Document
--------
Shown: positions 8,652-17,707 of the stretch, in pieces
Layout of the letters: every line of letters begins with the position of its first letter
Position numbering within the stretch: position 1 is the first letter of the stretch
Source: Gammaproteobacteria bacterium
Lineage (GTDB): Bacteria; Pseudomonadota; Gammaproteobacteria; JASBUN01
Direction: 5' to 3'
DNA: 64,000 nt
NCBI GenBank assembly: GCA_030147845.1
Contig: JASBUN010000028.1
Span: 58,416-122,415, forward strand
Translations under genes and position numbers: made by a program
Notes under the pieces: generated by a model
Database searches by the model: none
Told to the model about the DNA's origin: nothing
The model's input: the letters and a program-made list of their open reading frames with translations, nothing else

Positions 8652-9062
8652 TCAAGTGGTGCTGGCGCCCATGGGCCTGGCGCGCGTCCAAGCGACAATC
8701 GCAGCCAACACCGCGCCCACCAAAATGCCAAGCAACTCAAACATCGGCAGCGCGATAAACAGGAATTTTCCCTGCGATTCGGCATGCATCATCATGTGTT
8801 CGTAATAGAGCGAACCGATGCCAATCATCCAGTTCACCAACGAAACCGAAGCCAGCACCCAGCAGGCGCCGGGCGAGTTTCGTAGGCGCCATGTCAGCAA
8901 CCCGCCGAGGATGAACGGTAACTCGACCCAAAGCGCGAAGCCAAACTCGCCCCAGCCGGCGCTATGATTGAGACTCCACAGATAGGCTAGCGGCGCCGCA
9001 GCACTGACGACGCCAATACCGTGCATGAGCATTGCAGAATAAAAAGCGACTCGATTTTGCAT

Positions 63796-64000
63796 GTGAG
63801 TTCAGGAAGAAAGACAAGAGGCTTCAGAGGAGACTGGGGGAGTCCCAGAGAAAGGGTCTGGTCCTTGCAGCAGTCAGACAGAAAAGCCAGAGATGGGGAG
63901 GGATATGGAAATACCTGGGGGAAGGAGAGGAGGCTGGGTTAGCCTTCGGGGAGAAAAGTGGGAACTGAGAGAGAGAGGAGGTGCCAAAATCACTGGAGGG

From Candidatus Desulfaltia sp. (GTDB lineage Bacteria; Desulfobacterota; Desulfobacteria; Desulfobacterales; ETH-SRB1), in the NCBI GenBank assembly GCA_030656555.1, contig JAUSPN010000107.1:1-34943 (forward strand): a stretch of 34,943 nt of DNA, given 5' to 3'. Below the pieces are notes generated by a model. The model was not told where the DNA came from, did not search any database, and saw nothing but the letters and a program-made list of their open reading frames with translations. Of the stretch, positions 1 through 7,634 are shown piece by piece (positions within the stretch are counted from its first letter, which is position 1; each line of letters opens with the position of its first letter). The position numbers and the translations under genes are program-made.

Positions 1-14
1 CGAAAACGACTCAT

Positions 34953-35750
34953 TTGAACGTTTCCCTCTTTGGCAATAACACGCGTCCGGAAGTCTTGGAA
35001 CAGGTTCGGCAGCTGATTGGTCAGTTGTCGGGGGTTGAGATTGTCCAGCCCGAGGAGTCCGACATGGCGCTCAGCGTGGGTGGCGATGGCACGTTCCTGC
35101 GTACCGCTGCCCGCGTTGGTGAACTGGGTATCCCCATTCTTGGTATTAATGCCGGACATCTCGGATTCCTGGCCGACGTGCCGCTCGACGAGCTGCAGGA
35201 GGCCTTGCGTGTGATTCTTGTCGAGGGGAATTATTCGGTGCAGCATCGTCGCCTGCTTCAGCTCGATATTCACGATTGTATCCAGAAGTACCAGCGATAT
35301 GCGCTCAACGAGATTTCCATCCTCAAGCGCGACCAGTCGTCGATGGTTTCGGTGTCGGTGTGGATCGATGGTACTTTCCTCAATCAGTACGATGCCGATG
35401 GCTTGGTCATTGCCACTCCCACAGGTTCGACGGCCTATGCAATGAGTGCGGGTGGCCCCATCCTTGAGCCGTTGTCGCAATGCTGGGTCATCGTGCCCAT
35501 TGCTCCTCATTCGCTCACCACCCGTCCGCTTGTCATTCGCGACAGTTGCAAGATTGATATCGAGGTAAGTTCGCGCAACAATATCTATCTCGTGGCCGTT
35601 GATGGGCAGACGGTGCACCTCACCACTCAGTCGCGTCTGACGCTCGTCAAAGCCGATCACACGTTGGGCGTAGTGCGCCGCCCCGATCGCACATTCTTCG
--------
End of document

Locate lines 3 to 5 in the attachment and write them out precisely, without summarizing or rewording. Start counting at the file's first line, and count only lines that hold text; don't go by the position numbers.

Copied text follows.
Position numbering within the stretch: position 1 is the first letter of the stretch
Source: Gammaproteobacteria bacterium
Lineage (GTDB): Bacteria; Pseudomonadota; Gammaproteobacteria; JASBUN01